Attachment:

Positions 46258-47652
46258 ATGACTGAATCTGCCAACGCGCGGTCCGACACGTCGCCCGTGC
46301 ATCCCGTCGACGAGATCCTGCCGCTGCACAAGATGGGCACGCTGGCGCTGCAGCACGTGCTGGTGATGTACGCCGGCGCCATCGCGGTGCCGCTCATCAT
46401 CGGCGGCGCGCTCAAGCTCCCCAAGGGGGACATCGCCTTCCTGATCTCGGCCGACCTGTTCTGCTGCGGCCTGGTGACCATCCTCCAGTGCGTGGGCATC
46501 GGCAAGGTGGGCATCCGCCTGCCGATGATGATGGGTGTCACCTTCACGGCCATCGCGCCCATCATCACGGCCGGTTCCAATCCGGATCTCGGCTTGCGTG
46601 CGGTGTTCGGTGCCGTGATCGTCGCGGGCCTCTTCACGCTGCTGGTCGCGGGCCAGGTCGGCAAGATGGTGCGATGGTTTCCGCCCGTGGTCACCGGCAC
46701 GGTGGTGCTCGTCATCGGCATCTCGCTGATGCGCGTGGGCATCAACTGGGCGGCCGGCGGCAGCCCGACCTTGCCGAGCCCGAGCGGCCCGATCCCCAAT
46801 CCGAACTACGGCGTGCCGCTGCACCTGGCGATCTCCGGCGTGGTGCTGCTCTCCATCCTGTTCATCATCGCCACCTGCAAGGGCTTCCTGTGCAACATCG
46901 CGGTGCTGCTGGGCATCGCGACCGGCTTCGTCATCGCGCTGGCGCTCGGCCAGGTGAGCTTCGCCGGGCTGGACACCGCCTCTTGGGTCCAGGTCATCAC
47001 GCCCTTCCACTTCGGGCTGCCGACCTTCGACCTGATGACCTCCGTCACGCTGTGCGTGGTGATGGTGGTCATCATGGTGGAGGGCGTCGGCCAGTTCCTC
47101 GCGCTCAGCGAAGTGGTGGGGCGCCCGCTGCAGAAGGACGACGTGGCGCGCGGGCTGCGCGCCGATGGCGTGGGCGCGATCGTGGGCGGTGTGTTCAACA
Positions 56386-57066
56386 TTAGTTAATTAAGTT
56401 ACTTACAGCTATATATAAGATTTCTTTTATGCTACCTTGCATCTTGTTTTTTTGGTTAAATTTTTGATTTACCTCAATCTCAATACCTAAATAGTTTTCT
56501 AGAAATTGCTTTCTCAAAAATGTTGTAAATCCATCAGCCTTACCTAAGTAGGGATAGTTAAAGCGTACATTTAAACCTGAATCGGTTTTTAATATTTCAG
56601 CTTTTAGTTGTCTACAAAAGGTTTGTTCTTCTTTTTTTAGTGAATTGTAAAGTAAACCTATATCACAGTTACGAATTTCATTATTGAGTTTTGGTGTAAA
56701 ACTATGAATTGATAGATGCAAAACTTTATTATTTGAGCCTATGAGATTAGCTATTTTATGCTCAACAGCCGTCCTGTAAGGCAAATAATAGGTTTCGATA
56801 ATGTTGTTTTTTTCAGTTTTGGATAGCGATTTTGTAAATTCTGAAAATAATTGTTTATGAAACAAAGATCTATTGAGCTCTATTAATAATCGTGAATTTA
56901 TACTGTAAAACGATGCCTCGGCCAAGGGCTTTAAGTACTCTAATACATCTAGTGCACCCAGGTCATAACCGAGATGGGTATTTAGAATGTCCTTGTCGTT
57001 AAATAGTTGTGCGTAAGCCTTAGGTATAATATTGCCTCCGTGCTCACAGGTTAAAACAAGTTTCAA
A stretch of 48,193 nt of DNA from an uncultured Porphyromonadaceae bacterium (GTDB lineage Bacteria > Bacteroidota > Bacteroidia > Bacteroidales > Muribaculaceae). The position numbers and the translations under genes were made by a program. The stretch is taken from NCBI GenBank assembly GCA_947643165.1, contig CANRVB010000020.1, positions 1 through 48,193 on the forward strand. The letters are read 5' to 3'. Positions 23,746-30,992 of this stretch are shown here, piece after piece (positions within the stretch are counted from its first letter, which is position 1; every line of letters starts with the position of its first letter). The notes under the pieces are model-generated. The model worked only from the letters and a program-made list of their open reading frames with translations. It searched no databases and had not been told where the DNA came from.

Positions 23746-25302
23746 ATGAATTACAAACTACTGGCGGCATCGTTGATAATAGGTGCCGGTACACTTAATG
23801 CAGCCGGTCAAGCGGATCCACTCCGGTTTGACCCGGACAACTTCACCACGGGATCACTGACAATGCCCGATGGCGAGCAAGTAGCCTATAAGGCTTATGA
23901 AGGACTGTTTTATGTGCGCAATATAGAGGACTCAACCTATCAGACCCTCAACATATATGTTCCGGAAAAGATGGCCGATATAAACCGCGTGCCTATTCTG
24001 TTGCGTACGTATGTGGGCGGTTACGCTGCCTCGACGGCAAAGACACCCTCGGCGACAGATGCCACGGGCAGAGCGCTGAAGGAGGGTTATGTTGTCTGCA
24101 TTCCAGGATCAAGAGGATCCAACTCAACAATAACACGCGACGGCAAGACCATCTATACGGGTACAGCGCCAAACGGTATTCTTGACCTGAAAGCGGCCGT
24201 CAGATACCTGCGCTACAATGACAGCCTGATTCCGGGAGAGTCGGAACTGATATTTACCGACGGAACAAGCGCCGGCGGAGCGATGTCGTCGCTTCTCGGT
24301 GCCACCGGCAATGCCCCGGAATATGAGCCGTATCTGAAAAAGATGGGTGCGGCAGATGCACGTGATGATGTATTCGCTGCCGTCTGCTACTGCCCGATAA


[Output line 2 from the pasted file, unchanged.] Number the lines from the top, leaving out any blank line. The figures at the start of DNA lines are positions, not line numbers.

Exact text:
46258 ATGACTGAATCTGCCAACGCGCGGTCCGACACGTCGCCCGTGC